JERUSALEM — Israel would suspend its Gaza withdrawal and launch a massive ground offensive if Palestinian militants attack Israeli soldiers and settlers during the pullout, the deputy defense minister said Sunday in outlining the military’s plans for the first time.
The threat came less than three weeks before the start of the evacuation, which will mark the first time Israel has ever removed veteran settlements from the West Bank and Gaza. The first families to be uprooted from Gaza moved into temporary homes Sunday.
Prime Minister Ariel Sharon has said repeatedly that the pullout from Gaza cannot be carried out under Palestinian fire. But he has made it clear Israel would stop the gunfire, not the pullout.
While the Palestinian Authority is interested in a smooth handover of the volatile territory, violent groups like Hamas want to step up their attacks in an attempt to give the impression that Israelis are fleeing from the Palestinians.
Palestinian leaders say they are capable of taking control of Gaza, but they complain that Israel is not allowing them enough ammunition for their security forces, a complaint backed by the United States.
Vice Premier Shimon Peres said Sunday that Israel should weigh giving the Palestinian police arms and ammunition.
“If we tell the Palestinians to combat Hamas, we have to hear what their needs are,” Peres told Israel Radio.
Sharon aide Raanan Gissin said the Palestinians were using the ammunition issue as an excuse for inaction.
“The solution is not in bullets,” he said. “The solution is in upgrading and reforming the security services so they will only engage in security and not in terrorist activity.”
On Sunday, Deputy Defense Minister Zeev Boim gave the first detailed look at Israel’s planned response to Palestinian attacks during the pullout, set to start Aug. 17.
Boim told Israel Radio that in case of Palestinian fire, Israel would suspend the pullout. A full division — thousands of soldiers — would move in “to deal a blow to the terrorists,” he said. “We would stop the withdrawal, (and) we would deliver a harsh strike.”
He said the operation would be similar to “Defensive Shield,” a large-scale Israeli invasion of the West Bank in 2002 in response to a wave of Palestinian suicide bombings. That operation reversed the Palestinian achievements of a decade of peacemaking as Israel retook control of main West Bank cities and towns.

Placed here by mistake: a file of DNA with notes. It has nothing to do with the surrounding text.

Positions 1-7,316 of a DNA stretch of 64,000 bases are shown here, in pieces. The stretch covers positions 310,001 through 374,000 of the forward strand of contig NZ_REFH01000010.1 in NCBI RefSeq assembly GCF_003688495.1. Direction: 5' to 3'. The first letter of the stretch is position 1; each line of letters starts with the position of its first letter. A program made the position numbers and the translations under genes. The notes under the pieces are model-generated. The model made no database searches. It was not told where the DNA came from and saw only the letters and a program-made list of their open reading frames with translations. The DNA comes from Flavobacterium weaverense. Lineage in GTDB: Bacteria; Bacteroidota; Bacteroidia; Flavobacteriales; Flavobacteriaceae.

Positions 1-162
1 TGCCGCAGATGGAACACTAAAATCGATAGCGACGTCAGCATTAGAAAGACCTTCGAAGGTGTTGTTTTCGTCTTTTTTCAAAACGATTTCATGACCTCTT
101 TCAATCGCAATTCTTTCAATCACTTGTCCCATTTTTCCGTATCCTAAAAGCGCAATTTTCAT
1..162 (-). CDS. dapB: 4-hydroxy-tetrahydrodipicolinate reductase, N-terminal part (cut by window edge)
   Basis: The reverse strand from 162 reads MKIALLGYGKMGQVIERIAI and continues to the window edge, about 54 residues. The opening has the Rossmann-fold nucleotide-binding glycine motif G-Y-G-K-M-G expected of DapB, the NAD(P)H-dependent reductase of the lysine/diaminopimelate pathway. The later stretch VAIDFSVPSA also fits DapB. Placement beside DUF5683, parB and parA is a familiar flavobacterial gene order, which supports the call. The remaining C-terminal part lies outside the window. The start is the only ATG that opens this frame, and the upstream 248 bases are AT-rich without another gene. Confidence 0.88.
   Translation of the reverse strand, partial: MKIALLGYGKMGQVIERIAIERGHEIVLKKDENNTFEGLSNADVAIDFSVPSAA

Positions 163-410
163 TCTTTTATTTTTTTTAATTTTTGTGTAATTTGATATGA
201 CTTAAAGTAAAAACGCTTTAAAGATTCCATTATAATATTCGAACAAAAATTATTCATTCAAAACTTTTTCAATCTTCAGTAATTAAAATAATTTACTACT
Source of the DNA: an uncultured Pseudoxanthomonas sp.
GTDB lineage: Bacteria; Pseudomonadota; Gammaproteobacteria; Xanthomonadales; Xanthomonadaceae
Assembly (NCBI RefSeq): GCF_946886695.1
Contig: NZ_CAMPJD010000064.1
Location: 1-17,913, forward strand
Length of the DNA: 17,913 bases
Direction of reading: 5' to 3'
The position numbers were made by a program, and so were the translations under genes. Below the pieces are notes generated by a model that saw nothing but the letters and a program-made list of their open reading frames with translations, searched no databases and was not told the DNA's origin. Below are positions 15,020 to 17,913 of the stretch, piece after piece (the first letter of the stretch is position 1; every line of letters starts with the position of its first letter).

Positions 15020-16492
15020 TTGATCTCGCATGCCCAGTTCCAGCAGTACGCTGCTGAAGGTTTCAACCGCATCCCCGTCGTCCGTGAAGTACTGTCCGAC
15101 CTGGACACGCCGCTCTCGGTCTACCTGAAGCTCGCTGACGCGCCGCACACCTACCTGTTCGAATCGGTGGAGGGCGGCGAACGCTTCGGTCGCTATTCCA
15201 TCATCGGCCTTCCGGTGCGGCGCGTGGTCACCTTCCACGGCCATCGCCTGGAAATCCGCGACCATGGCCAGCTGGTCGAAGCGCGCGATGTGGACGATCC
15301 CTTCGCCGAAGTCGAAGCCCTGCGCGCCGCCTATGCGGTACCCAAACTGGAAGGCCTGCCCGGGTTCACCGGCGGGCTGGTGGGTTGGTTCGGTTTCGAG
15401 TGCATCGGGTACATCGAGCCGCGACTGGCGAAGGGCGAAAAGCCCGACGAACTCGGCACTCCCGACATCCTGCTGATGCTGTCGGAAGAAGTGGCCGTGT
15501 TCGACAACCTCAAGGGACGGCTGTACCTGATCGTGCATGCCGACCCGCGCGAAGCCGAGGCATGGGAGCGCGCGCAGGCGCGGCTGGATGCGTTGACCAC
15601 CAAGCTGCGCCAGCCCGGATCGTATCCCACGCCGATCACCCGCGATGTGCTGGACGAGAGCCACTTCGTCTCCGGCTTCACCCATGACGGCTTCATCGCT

The worst-case scenario would require “10 days to two weeks of a heavy strike against terror to uproot it,” Boim said.
The first few families to leave Gaza for a temporary village moved from the settlement of Nissanit, just a few miles north into Israel, to a site next to the village of Nitzan, where 164 prefabricated houses await the settlers. Though the structures are new, neat and clean with freshly planted grass and red tiled roofs, the former settlers say the houses are nothing like the villas they left behind.
“It’s not what we’re used to, but it’s the best we could do,” said Etti Ben Dahan, mother of six children, as she showed Channel 2 TV around their new 970-square-foot house.
Officials estimate that about half of the 8,500 Gaza settlers will leave voluntarily before the forcible evacuation date, and the rest will resist.
Also Sunday, Palestinian leader Mahmoud Abbas moved to set a new date for parliamentary elections. Information Minister Nabil Shaath said Abbas would issue a decree next Sunday setting the date, aiming for Jan. 20.
Abbas postponed the election, set for July, after three rounds of local balloting resulted in significant gains for Hamas, which is contesting the parliamentary elections for the first time. Though Abbas cited technical reasons for the delay, it appeared he wanted to shore up security and implement reforms before facing the voters.
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